Alexandria's Ramsey Homes. (Patricia Sullivan/The Washington Post)

The brouhaha that broke out last month between the Alexandria City Council and the city’s public housing authority over demolishing and replacing four run-down apartment buildings has calmed in advance of a Saturday vote to rezone the property.

But some tensions remain.

The council and the board of the Alexandria Redevelopment and Housing Authority agreed Tuesday to a six-page plan on how to work together to replace the 74-year-old Ramsey Homes, built as segregated housing for African American defense workers.

The plan lists the goals of the city and ARHA, whose board is appointed by the council. It says the two entities will work together to study whether a 53-unit, two-building project is necessary, or whether an alternative such as a single building with 49 units could work.

The plan requires, among other things, “no surprises,” and stipulates that “once an issue is resolved, it’s resolved.”

Residents opposed to ARHA’s original redevelopment plan argued for six hours last month that replacing the 15 low-income apartments at 699 N. Patrick St. with 53 low- to moderate-income units made the project too dense and would sacrifice a historic site.

The council rejected ARHA’s proposal on Feb. 20, then voted four days later to give the process another chance. To do so, they had to bridge the long-running tension between the council and ARHA, and between the council and the city’s new mayor.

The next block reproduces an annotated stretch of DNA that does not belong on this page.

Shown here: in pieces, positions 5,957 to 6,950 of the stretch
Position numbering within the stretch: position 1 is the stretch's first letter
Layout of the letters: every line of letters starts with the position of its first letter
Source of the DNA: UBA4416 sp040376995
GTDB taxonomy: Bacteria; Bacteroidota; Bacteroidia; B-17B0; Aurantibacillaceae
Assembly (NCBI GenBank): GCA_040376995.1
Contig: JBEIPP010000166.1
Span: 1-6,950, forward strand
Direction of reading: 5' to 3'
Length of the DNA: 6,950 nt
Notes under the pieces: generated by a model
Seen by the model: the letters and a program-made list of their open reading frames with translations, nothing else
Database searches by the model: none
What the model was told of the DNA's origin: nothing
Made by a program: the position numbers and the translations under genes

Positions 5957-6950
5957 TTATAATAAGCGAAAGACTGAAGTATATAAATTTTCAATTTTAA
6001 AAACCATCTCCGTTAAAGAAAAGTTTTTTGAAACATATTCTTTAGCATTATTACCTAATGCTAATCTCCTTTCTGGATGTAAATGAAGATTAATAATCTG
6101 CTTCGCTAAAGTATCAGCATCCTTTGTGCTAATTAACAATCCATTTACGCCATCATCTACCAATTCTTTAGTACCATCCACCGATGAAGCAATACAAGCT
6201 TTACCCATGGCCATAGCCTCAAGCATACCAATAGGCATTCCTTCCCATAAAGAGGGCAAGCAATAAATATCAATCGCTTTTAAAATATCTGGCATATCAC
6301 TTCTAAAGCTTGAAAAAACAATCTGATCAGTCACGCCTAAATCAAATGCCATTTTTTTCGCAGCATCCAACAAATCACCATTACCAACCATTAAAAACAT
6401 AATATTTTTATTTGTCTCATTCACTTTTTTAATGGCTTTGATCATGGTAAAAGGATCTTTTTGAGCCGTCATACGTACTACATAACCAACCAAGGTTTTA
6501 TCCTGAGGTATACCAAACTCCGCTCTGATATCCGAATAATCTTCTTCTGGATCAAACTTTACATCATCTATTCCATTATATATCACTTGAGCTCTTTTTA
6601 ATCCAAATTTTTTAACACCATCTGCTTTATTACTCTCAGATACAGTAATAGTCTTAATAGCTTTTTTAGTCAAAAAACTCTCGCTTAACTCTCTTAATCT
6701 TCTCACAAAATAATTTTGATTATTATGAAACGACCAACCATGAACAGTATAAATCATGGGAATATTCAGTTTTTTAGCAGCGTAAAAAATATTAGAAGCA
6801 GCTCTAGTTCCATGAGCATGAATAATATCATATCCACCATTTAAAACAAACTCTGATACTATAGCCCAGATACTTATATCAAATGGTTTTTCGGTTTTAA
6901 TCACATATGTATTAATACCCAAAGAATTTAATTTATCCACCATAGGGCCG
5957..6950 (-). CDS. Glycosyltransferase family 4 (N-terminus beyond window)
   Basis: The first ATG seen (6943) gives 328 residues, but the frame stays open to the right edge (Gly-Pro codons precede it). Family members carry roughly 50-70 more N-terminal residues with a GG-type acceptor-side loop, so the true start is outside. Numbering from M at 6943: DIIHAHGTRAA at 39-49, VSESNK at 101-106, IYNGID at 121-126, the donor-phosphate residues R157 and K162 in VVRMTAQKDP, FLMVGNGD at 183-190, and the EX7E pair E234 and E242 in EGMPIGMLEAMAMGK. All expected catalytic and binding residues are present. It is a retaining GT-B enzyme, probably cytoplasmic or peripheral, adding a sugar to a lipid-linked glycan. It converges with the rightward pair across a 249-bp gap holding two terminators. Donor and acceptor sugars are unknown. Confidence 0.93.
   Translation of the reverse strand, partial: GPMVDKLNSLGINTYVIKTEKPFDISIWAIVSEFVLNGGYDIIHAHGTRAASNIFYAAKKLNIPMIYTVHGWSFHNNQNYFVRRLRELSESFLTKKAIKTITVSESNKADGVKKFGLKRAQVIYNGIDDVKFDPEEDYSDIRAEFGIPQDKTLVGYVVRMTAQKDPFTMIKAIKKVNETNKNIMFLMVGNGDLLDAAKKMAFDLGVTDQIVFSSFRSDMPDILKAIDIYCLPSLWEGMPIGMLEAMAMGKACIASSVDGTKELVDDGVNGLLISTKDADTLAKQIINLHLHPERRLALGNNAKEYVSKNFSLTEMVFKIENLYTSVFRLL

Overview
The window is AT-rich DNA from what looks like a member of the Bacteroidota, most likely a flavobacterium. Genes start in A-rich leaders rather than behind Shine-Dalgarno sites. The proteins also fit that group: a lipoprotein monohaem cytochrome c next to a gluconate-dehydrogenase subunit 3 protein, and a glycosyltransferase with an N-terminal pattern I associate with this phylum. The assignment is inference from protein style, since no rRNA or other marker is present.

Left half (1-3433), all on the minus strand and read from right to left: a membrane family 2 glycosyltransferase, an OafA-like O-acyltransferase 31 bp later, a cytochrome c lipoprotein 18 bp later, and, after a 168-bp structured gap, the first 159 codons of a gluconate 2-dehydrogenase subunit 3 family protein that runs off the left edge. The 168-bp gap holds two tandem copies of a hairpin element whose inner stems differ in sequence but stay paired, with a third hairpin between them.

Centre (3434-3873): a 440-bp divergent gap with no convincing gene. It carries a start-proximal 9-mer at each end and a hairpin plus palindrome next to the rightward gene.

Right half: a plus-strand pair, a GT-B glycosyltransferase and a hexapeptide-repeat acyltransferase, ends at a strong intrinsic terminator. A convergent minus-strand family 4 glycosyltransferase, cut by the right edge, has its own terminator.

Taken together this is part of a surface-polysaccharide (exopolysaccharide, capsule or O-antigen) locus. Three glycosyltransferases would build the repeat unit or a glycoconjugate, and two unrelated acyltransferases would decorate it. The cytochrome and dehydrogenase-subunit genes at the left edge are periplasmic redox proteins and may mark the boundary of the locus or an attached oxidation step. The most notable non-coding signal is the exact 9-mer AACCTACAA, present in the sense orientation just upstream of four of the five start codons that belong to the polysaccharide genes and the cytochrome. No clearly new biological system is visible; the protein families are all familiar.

“This is not just about Ramsey,” said Mayor Allison Silberberg (D), in a nod to ARHA’s plans to sell or redevelop many of its other properties around the city in the near future. “We’re trying here to hit a reset button.”

The anger that flared between Silberberg and other council members at the Feb. 20 meeting was not in evidence on Tuesday. At the same time, it was clear that the mistrust between the bodies had not entirely evaporated.

Silberberg pressed housing officials about how many units they would seek to build and how much green space would be left.

“It concerns me that there’s no certainty as far as density,” she said.

The mayor later expressed concern that any agreement reached by the council on Saturday could be cited as a precedent in the future by private developers who also want to change zoning without specifying how many units they will build.

“This has to be an exception to an exception,” agreed council member Redella “Del” Pepper (D).

Council member Paul Smedberg (D), the strongest critic of the housing authority, said the city should not need a special agreement for its staff and the authority’s staff to work together.

He refused to answer a housing authority commissioner’s question about whether city money is available to pay for preserving one of the Ramsey buildings.